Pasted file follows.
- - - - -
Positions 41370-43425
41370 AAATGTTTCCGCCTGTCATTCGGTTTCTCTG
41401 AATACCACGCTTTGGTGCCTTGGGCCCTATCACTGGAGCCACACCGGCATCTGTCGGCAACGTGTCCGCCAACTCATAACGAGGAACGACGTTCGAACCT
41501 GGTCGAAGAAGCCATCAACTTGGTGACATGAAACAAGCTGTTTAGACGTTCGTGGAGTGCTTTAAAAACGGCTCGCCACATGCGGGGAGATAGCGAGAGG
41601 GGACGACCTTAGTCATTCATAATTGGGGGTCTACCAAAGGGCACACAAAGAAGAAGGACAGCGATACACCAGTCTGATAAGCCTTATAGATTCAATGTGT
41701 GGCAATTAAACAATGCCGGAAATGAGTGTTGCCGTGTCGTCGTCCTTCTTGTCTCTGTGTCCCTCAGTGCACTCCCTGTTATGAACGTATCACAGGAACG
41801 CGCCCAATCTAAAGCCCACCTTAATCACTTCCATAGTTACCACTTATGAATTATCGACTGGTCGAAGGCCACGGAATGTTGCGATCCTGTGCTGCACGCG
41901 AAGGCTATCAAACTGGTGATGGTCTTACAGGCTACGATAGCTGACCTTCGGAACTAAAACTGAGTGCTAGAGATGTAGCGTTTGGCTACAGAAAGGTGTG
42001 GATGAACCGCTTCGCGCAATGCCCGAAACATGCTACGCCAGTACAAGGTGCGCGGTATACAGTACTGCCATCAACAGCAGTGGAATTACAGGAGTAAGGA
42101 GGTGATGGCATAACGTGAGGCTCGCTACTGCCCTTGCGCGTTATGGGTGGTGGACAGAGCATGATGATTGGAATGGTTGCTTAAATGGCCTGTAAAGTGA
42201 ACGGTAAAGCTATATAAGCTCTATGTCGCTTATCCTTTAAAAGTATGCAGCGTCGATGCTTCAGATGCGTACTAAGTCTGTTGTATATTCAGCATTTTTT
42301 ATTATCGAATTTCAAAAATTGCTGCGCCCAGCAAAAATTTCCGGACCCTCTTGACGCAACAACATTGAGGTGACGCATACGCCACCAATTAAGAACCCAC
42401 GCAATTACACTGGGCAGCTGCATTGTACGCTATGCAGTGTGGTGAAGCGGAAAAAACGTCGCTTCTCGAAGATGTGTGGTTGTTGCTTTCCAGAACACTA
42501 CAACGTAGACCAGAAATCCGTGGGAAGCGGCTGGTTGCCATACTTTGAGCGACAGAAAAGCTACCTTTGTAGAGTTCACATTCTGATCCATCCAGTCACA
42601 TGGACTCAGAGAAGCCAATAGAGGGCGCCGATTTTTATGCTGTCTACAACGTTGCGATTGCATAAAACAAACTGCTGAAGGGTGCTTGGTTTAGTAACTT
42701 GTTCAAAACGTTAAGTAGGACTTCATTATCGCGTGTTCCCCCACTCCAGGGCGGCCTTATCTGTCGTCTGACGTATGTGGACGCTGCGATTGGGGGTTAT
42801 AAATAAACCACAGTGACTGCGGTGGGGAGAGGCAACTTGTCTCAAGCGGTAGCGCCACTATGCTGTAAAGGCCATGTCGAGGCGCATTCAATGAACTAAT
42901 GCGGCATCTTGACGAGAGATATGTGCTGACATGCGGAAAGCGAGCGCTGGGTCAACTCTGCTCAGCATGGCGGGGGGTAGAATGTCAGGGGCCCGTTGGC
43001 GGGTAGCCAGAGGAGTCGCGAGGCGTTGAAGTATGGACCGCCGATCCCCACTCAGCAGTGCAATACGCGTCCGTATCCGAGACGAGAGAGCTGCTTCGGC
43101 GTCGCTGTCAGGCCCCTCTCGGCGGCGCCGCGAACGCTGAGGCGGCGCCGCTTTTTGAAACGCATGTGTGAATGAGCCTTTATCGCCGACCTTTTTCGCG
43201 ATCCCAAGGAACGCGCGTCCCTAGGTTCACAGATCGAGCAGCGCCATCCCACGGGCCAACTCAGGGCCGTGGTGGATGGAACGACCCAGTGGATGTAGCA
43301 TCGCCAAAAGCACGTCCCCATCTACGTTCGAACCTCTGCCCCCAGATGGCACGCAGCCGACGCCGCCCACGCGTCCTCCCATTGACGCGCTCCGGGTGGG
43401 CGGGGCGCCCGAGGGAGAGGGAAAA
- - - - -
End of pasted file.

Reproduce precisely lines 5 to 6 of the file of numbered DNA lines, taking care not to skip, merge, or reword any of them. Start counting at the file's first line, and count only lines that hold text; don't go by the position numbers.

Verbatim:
41601 GGACGACCTTAGTCATTCATAATTGGGGGTCTACCAAAGGGCACACAAAGAAGAAGGACAGCGATACACCAGTCTGATAAGCCTTATAGATTCAATGTGT
41701 GGCAATTAAACAATGCCGGAAATGAGTGTTGCCGTGTCGTCGTCCTTCTTGTCTCTGTGTCCCTCAGTGCACTCCCTGTTATGAACGTATCACAGGAACG